Long stories short
- Protesters filled the streets of Tbilisi to condemn Russian interference in Georgia’s parliament.
- The weight loss drug semaglutide, marketed as Wegovy, was approved for use by the NHS in England.
- A man was jailed for two years for defaming the King of Thailand with satirical comments about rubber ducks.
The UK government promised to stop irregular migration across the English Channel by ending small boat refugees’ right to apply for asylum and automatically detaining them instead.
At the same time the home secretary admitted her plans might be illegal.
So what? It’s the promise that counts. Keeping it doesn’t matter as much to a government that later admitted there was more than a 50 per cent chance its new Illegal Immigration Bill would break international law.
So why bother? The clue was in the prime minister’s remark that he was “up for the fight” that looms over the bill in the courts. Whatever its outcome, this is a fight that will
- show the government is trying to end migration via small boats even if it isn’t succeeding;
- be used to support the argument that the government understands the average voter even if Labour and left-wing human rights lawyers don’t; and
- distract from the dysfunction of the government’s broader immigration policy.
That immigration policy allowed a record number to enter the UK last year without solving acute labour shortages in the construction, farming, hospitality and healthcare sectors.
By the numbers:
45,000 – UK arrivals by small boat last year
74,000 – total UK asylum applications last year
180,000 – asylum applications in France last year
160,000 – UK asylum applications pending; the backlog
504,000 – net inward migration to UK last year, boosted by special schemes for Hong Kong and Ukraine
960,000 – total asylum applications last year to EU, Norway and Switzerland
£6 million – cost per day of accommodating UK asylum seekers awaiting decisions
£120 million – paid so far to Rwanda for UK deportation and resettlement scheme
0 – refugees deported so far to Rwanda under the scheme
0 – refugee return agreements in place between UK and other countries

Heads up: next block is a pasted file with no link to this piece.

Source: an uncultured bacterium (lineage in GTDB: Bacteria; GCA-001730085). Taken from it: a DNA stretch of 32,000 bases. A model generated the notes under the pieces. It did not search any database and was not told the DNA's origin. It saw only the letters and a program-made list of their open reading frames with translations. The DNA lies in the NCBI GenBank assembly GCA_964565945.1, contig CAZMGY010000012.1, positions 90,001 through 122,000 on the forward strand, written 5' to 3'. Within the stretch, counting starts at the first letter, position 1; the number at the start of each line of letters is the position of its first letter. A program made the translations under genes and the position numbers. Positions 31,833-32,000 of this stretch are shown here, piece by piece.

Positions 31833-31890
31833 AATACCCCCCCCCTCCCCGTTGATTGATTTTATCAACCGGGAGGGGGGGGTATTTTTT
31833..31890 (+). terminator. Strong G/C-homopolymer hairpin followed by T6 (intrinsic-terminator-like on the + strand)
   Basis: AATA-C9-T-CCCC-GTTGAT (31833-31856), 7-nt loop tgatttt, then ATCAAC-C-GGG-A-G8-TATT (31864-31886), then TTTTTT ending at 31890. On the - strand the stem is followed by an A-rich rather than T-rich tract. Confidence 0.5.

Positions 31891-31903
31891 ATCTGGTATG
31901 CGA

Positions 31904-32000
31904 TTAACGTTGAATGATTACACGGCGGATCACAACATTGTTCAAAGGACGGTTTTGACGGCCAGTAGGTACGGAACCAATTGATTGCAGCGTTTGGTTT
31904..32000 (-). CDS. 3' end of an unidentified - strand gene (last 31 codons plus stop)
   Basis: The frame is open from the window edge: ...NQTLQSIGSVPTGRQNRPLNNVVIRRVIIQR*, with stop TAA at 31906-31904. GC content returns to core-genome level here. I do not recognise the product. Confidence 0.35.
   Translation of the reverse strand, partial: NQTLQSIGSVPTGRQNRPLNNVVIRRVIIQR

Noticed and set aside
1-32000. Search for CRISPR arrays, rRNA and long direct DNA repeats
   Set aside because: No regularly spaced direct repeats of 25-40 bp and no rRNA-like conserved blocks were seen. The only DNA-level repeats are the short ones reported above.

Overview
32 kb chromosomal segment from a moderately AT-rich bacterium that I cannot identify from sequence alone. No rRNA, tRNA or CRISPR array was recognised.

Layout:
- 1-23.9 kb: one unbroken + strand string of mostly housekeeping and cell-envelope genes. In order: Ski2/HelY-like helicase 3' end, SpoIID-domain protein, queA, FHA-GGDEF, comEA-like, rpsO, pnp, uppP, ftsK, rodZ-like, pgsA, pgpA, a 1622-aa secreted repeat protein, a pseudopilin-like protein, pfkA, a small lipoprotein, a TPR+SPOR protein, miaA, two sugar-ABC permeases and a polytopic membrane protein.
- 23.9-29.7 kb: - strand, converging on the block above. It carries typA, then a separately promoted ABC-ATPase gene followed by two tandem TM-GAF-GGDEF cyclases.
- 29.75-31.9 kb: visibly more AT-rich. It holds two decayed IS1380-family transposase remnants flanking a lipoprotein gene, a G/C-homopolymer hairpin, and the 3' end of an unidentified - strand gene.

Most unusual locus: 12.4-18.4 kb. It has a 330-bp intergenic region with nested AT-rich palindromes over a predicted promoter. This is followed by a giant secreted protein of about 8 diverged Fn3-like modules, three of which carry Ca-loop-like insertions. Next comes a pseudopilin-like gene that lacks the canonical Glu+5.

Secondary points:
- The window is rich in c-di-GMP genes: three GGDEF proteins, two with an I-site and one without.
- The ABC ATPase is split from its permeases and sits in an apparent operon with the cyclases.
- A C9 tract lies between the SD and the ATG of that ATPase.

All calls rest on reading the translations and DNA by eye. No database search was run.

Groundhog Day. Labour’s Yvette Cooper said the new bill put her in mind of Groundhog Day. It’s true the Conservatives have tried often to stop the small boats; not true that this time is no different. The Illegal Immigration Bill goes further than previous plans by
- denying those arriving on small boats the right to apply for asylum even though that right is enshrined in the UN Refugee Convention and the European Convention on Human Rights;
- imposing on the home secretary a duty to detain them for 28 days and then deport them to their own or a safe country “like Rwanda”; and
- imposing a lifetime ban on entering the UK for those deported.
Days in court. The UK already holds that arrivals by small boat are illegal, while under the UN convention there is no such thing as an illegal asylum seeker. Hence the inevitable legal fight that Rishi Sunak appears to relish. Last night the UN noted the new British policy would effectively close off access to asylum even for people with compelling claims.
28 days. Legal challenges will delay deportations even if they don’t prevent them, meaning whatever accommodation is found for detainees – who will be classified as such retrospectively from today if the bill passes – may be quickly overwhelmed. The bill provides for 28 days’ detention without trial but leaves questions about what happens next unresolved, including for families with children.
French disconnection. Sunak goes to France on Friday hoping to secure new cooperation on policing the north French coast. But an old proposal for the UK to take one French-approved asylum seeker for every “illegal” refugee returned to France, refloated last month by Kit Malthouse MP, remains in limbo.
To note: even though the UN has deemed Rwanda safe for deportees, it’s a police state that has agreed to take only 1,000 of the 160,000 UK asylum-seekers awaiting a decision.
To ponder: the notion that this bill is Brexit distilled to its essence: a mixture of nativism, paranoia and unkeepable promises powered by general frustration flailing for specific scapegoats.
If this is Sunak’s chosen battleground for the next election, it will feel familiar.
CAPITAL ECONOMY, BUSINESS AND FINANCE